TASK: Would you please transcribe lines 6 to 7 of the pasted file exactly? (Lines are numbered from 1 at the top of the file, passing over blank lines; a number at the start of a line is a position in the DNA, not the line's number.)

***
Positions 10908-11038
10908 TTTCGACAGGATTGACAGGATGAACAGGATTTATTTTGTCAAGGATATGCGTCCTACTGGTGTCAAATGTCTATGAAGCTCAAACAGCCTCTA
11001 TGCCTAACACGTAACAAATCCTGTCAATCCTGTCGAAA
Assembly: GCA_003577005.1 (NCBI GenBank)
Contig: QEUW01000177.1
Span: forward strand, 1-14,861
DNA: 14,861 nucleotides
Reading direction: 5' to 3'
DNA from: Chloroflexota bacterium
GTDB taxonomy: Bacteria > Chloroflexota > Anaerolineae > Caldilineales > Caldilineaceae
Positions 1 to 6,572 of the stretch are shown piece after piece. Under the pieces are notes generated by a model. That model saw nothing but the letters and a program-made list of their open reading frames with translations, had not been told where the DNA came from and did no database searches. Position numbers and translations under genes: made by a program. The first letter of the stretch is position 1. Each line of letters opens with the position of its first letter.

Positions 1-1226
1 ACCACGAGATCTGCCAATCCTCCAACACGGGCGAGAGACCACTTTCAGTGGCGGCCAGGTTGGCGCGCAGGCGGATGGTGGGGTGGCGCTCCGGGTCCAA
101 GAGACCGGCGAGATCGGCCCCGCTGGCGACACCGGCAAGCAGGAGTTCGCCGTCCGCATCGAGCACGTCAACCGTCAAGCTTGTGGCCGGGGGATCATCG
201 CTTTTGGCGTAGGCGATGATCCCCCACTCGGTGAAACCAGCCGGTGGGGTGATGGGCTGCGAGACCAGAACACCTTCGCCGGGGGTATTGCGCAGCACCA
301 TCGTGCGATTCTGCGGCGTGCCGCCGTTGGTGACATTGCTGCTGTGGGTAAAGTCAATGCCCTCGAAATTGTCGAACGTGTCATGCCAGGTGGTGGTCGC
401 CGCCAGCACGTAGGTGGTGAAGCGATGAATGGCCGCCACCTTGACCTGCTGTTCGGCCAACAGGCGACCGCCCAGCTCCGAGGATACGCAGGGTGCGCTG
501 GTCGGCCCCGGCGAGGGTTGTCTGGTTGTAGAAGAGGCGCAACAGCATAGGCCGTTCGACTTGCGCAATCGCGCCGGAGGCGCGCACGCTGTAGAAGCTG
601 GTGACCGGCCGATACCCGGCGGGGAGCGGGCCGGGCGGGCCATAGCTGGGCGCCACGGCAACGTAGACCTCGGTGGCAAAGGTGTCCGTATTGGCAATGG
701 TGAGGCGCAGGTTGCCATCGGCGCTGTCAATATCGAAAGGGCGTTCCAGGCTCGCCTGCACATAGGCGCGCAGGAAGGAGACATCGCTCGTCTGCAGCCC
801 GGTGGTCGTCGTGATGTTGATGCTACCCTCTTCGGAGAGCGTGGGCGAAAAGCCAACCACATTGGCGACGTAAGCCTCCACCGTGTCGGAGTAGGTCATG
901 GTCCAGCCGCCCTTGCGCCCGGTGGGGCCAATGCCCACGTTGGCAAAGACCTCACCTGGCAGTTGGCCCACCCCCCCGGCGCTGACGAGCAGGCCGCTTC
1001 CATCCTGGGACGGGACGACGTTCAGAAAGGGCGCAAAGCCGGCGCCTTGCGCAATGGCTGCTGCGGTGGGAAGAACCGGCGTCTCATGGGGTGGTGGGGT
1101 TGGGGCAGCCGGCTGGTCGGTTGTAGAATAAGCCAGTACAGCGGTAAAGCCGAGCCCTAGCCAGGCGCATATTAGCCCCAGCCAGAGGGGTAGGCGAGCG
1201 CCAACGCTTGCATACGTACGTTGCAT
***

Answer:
Span: forward strand, 1-14,861
DNA: 14,861 nucleotides